Surgery is rarely needed for neck pain. It may be an option when:
- A neck injury causes a fracture or abnormal motion (instability). Surgery may be done to stabilize the spine and prevent a bone fracture from causing instability and possible paralysis.
- Pressure on the nerve roots or spinal cord causes numbness or arm, hand, or leg weakness; severe pain that lasts for months; or loss of bladder or bowel control. Pressure on the nerve roots or spinal cord may be caused by problems such as a narrowing of the spinal canal (cervical spinal stenosis), arthritis of the neck (cervical spondylosis), or a herniated disc in the neck.
- Discectomy (with or without fusion). The surgeon removes herniated disc material that is pressing on a nerve root or the spinal cord.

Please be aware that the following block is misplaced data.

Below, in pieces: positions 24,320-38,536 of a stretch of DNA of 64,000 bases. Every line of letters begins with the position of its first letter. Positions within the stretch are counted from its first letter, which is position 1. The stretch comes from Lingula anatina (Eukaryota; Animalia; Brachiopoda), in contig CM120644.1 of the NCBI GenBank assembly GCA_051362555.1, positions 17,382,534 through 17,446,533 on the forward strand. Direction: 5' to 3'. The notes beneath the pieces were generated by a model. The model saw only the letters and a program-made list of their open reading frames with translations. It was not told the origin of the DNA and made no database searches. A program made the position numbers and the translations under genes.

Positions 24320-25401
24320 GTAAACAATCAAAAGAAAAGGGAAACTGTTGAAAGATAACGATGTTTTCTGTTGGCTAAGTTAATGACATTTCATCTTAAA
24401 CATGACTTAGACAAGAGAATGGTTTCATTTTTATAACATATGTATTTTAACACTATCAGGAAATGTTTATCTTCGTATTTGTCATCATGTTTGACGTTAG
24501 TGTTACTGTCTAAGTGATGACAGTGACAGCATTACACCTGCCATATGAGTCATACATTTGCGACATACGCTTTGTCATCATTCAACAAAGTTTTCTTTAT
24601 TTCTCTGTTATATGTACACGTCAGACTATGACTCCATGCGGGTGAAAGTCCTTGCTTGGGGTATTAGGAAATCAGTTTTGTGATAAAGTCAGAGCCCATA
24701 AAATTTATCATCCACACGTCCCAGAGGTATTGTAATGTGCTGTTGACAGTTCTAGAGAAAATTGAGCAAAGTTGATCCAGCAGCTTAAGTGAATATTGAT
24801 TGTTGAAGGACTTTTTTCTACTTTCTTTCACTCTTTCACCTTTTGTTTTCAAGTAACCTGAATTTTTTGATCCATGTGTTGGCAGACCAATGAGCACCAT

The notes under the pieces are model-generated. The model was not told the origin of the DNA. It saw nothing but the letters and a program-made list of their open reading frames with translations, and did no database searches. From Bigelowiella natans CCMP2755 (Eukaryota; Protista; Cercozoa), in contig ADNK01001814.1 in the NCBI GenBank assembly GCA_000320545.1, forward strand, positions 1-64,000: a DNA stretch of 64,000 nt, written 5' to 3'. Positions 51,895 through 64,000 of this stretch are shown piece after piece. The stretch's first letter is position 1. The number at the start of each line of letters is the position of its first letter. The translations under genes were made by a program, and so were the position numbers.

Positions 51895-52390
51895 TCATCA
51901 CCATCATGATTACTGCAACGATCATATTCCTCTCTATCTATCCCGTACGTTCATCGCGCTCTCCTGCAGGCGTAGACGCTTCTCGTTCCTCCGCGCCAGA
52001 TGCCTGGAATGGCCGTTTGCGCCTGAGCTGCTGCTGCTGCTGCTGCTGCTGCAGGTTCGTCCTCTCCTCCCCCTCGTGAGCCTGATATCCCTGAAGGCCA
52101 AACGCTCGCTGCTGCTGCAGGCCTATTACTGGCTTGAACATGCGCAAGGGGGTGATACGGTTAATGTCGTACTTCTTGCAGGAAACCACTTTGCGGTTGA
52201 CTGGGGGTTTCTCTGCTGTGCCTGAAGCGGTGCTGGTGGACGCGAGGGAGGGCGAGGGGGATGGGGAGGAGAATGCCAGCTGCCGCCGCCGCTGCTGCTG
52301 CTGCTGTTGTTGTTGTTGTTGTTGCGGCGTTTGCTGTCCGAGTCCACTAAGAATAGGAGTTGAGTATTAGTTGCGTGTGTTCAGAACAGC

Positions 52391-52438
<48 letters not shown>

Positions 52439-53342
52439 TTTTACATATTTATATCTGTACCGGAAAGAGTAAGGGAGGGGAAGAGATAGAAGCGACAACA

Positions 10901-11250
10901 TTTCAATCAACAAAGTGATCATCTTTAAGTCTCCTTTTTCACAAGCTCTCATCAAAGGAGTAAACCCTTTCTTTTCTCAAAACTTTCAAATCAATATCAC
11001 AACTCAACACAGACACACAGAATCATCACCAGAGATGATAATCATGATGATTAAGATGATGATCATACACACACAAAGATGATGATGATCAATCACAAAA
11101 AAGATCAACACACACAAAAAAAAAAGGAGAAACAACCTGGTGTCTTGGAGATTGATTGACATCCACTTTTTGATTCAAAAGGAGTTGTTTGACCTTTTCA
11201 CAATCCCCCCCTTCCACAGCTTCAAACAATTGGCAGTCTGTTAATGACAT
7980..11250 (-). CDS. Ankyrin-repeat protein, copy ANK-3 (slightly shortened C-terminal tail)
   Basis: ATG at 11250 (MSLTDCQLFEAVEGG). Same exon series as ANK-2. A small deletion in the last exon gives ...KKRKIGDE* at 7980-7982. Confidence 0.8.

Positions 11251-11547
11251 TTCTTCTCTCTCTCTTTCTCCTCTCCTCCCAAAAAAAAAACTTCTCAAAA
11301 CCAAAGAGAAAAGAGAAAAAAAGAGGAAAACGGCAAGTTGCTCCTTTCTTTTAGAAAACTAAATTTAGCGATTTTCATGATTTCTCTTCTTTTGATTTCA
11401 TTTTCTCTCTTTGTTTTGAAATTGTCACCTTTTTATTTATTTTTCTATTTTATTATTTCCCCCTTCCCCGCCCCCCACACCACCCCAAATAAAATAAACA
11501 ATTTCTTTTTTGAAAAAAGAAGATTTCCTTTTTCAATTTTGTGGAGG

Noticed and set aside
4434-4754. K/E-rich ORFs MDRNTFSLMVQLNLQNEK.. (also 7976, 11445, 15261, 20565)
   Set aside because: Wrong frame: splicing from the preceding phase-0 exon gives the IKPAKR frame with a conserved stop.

- Cervical spinal fusionCervical spinal fusion. Selected bones in the neck are joined (fused) together.
- Spinal decompressionSpinal decompression. Pressure is reduced on the spinal cord or spinal nerve roots by removing part of a bone or disc.
Some people can consider artificial disc replacement instead of spinal fusion. This surgery is currently just for carefully selected patients, and it is done by specially trained surgeons. Doctors have not yet done long-term studies to know how well this works over time.